Reverse Bucklin tiebreaker
DEMOREP1 at aol.com
DEMOREP1 at aol.com
Wed Jun 17 12:42:43 PDT 1998
Supplement 6
The math with 4 or more choices becomes much more complex.
With 3 or more choices (M) there are M factorial possible combinations of the
choices (assuming a voter votes for all choices-- i.e. no truncated votes).
Each choice would possibly appear in M factorial / M or (M -1) factorial times
in each vertical choice column.
Examples--
4 Choices, 4 factorial = 24, 3 factorial = 6
5 Choices, 5 factorial = 120, 4 factorial = 24
A rough example of 4 tied candidates (artificial limit of each choice only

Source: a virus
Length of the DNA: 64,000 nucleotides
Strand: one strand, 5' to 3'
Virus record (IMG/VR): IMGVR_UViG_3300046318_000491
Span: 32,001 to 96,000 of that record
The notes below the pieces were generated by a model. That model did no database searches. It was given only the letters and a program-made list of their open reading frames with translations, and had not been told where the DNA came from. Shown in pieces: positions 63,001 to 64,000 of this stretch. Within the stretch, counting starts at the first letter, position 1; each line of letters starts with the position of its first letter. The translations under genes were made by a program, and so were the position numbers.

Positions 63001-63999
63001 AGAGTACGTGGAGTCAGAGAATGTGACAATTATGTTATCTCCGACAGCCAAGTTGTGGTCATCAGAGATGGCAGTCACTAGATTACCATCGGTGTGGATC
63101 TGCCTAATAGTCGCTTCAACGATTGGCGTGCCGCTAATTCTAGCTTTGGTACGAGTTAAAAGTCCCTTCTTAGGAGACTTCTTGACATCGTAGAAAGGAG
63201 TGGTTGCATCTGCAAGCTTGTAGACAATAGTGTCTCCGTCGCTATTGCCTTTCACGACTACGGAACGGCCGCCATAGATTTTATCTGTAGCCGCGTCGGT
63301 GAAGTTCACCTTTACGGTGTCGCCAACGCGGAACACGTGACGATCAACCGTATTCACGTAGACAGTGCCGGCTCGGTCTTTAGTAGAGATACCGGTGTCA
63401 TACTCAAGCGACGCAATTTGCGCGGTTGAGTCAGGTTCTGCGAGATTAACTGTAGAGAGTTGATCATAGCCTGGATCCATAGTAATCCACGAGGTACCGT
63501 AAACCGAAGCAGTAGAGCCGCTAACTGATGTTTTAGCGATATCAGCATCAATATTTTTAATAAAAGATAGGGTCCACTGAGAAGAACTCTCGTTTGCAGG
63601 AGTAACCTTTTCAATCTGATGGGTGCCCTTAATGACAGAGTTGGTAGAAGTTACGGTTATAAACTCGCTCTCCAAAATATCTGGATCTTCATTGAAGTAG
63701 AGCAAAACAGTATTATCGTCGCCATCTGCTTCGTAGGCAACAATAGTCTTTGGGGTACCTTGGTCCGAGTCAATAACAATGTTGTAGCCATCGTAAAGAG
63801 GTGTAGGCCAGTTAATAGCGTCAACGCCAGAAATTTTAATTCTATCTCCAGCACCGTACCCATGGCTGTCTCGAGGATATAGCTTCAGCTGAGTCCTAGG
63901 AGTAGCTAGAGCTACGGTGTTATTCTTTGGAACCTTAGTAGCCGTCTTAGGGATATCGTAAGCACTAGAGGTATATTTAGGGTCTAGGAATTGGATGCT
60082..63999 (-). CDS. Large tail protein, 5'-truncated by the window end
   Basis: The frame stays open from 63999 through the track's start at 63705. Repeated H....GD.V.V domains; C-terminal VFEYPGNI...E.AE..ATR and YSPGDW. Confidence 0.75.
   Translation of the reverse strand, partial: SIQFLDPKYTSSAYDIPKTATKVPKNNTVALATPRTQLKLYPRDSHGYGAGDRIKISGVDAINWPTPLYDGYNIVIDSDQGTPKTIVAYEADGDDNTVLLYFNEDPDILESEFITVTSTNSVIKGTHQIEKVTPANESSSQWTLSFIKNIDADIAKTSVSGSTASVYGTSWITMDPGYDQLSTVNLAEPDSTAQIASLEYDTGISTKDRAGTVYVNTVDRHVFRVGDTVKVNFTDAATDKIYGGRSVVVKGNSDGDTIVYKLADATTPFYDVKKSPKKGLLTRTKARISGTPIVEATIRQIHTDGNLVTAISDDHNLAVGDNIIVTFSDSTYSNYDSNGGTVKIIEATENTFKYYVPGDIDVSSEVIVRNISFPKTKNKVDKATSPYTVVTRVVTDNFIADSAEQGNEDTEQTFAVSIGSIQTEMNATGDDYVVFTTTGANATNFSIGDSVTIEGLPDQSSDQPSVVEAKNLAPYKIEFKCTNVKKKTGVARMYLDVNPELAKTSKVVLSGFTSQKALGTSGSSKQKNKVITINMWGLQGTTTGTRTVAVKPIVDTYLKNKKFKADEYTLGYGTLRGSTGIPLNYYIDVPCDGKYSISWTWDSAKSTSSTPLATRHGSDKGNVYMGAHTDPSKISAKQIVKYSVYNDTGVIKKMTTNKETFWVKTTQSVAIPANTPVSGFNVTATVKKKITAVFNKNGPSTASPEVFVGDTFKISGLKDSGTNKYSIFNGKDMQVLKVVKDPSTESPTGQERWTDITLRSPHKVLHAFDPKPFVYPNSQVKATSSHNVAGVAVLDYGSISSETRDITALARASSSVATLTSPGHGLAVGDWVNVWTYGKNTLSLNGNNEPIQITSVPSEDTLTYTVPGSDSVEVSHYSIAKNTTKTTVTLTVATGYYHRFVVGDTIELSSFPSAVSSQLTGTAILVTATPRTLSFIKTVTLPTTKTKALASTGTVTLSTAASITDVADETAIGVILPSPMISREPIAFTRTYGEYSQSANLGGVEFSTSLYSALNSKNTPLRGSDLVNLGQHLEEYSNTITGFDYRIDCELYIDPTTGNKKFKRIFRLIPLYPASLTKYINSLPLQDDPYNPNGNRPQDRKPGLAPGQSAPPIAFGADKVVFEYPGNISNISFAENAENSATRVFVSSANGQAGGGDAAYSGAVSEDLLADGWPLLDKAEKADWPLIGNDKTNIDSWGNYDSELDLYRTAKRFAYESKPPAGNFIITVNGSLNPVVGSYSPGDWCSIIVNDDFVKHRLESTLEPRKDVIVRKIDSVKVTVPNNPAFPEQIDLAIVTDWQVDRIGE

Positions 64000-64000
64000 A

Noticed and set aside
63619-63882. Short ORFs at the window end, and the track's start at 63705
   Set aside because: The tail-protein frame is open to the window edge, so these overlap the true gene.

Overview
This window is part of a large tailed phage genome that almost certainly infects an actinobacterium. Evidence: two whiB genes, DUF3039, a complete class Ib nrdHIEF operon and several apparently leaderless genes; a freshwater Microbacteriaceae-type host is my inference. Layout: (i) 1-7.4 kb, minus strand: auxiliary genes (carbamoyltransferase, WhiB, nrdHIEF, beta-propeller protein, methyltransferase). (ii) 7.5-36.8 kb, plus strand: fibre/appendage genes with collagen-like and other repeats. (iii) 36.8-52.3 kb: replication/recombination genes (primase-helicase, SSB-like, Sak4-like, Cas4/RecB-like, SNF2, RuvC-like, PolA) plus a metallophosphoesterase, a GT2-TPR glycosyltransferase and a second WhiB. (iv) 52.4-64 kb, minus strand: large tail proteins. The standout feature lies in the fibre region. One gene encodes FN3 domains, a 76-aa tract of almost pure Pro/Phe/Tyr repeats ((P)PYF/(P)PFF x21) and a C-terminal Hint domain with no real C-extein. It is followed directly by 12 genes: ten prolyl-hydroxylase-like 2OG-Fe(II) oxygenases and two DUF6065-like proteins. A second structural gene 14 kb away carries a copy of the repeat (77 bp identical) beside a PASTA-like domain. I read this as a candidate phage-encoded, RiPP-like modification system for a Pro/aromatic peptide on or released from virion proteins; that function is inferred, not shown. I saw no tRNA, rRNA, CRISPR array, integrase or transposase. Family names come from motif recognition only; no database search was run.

once in each choice column) --
27 A>B>C>D
26 B>C>D>A
25 C>D>A>B
24 D>A>B>C
102, majority 52
The last 2 choices are
A 51
B 49
C 51
D 53 majority against, loses
Head to head math would be done for A, B, C.
A rough example of 5 tied candidates
N1 A>B>C>D>E
N2 B>C>D>E>A
N3 C>D>E>A>B
N4 D>E>A>B>C
N5 E>A>B>C>D
100, majority is 51
Each N amount is less than 51.
The last 2 choices--
A N2 + N3
B N3 + N4
C N4 + N5
D N5 + N1
E N1 + N2
200
Assuming a "normal" distribution of the N amounts, there might be 1 or more 51
majorities against. If the N amounts are nearly equal, then it would be
necessary to sum the amounts for the last 3 choices to get majorities against.
How often a 4 or more choice tie for a single office would occur in a real
public election is a matter of major conjecture.
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